On this night his campaign is serving a spaghetti and meatball dinner to a roomful of residents at Forand Manor, always fertile territory as the elderly can usually be counted on to vote. As he works the room Moran knows many of the faces - and he's heard the concerns they have about a city that was the first in the state to go bankrupt - now turning the financial corner.
Hummel: ``As you were going around, what did you hear from people?''
Moran: ``A lot of people are disgusted because of the city not being clean. And a lot of that has to do with the reduction of services, so when you reduce personnel in any city or town you're not going to receive the same services that you've received in the past.''
Hummel: ``Not being clean literally?
Moran: ``Well, not being clean because of litter and different things like that there, and there's different issues in the city and one of the biggest things is in order for someone to invest in Central Falls it has to be a clean city and it has to be safe.''
Hummel: ``Why would somebody want to invest in Central Falls right now?''
Moran: ``I think they could make change; they could help an area, city of Central Falls with real good people that are up against it, that are struggling on a daily basis to try to make ends meet in their own home..''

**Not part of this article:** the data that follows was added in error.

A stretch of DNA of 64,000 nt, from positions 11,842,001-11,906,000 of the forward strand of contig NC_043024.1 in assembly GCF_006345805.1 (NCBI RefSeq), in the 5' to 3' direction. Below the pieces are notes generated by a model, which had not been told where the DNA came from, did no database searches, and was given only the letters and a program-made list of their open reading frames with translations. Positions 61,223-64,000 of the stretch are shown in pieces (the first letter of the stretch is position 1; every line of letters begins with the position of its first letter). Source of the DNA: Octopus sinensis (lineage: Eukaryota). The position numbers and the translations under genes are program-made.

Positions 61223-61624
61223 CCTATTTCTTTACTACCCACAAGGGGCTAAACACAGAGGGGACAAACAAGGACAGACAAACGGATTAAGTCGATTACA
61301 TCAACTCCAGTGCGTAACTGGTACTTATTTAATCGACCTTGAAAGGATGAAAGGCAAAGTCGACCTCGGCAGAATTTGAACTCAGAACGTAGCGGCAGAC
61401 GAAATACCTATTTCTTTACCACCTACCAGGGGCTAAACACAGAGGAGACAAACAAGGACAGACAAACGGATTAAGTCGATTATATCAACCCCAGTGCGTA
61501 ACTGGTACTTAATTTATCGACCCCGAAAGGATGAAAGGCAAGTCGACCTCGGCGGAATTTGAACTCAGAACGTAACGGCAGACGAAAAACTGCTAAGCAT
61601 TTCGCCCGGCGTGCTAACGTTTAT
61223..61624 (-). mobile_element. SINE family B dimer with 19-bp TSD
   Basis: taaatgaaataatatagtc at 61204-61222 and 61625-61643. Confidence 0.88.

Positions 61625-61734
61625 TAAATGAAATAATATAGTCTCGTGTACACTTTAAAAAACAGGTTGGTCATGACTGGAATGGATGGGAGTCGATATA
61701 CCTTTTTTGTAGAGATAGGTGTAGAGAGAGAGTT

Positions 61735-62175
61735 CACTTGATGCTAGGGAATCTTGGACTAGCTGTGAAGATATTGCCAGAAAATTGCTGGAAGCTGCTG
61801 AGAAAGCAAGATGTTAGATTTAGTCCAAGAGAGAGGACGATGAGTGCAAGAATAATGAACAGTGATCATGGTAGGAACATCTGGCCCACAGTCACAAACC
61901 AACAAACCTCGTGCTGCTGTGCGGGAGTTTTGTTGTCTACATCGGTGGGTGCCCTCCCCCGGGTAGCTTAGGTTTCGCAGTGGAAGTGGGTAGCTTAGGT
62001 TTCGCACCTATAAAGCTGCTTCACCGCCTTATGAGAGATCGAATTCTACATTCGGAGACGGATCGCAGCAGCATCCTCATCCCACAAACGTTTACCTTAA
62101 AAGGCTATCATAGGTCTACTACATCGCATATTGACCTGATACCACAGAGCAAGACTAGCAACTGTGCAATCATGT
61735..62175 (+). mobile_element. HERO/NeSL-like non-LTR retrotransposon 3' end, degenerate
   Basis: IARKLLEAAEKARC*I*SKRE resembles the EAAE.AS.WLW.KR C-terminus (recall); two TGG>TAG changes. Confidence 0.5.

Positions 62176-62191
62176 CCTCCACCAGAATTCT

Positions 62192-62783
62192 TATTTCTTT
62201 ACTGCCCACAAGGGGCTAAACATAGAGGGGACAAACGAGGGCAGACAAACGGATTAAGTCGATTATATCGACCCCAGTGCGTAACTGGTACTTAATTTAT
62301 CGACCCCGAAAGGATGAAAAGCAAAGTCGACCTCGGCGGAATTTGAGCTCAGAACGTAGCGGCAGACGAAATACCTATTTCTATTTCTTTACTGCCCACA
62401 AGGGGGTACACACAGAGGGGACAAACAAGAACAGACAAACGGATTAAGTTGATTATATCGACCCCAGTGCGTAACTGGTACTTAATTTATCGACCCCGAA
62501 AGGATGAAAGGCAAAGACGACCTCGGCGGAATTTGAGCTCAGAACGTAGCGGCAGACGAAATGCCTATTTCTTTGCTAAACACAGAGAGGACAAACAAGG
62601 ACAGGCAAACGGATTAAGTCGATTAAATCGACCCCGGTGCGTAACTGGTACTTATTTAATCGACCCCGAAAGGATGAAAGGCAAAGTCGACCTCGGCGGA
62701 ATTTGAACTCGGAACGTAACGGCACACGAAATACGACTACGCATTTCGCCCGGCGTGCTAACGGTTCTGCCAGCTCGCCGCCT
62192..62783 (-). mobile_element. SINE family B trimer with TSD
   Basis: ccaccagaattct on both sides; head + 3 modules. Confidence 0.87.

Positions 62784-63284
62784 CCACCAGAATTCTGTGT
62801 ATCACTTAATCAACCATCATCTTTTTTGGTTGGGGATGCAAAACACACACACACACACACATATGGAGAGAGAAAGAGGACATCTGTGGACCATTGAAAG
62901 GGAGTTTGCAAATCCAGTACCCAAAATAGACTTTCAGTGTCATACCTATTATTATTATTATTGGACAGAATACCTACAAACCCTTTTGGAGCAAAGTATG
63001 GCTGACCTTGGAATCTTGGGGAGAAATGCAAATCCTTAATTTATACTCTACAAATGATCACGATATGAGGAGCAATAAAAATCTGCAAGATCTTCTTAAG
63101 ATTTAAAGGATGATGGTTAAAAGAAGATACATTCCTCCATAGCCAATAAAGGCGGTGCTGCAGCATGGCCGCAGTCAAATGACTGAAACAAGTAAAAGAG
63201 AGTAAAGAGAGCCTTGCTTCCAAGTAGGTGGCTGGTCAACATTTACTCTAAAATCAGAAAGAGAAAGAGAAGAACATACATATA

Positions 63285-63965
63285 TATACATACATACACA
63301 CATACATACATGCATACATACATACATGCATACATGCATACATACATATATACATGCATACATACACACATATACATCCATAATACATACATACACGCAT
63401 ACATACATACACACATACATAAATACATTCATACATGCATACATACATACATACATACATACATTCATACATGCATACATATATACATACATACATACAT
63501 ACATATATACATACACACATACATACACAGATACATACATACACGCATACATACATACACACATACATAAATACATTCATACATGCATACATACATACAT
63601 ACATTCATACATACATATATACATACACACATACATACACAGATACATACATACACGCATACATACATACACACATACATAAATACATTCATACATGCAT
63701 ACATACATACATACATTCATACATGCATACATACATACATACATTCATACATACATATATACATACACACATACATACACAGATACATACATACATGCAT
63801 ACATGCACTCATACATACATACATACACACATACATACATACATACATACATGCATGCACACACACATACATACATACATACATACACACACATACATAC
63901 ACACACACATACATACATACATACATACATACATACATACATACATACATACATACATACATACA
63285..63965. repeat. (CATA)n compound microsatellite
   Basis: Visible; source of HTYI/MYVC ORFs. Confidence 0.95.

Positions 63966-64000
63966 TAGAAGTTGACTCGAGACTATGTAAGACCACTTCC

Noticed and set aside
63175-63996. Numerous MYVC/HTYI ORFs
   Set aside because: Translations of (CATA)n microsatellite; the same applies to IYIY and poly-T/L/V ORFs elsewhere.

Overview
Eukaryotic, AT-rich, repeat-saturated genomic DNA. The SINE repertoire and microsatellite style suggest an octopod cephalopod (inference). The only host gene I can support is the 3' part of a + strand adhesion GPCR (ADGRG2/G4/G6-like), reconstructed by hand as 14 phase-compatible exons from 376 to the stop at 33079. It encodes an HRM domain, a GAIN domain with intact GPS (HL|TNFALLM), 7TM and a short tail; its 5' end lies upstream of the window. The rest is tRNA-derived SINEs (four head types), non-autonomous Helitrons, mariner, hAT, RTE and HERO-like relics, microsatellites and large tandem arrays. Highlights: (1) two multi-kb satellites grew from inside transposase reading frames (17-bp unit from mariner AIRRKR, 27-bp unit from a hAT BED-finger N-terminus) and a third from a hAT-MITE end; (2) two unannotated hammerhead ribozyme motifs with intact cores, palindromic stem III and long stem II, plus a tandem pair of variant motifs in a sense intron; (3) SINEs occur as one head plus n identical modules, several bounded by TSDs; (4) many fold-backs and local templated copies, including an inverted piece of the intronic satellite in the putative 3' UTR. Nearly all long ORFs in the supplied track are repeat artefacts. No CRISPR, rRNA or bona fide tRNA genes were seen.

Then there's the issue of former Mayor Moreau himself and that Moran served as police chief for seven years for a man who will be going to federal prison early next year.
Hummel: ``The big gorilla in the room has been you were Mayor Moreau's police chief.''
Hummel: ``Your relationship with him and the past administration. Is that an issue for you as you go out campaigning?''
Hummel: ``How would you describe your relationship with him during your tenure when you were police chief and he was mayor.''
Moran: ``He was my boss; he did what he had do for the city and I did what I had to do for the police department.''
Hummel: ``You also supported him politically, right?''
Moran: ``I did, absolutely.''
Hummel: ``And did you feel that that was appropriate to be campaigning with him?''
Moran: ``I supported him. I went to his fundraisers, sure. Just like anybody else would do.''
Hummel: ``Has there been backsplash on you from what has happened to him and what will be happening to him in the next couple of months?''
Moran: ``I would hope not. I would hope people look at me as an individual, as a hard worker as I had done for the 28 years on the police department.''
Moran has heard talk about merging this one-square-mile city with one or more communities.
And while he's not necessarily opposed to the concept, he says the reality is a lot more difficult than it appears. Even if it does happen that would be years down the line. Moran is looking at the here and now.
Hummel: ``What do you think this city's biggest challenge is right now?''
Moran: ``Economic development, and jobs for people in the city of Central Falls. It's very difficult for somebody in Central Falls to go to another area, another city or town to obtain a job, especially in the government. I think one of the first things we need to do is take care of our own people.''
In Central Falls, Jim Hummel for The Hummel Report.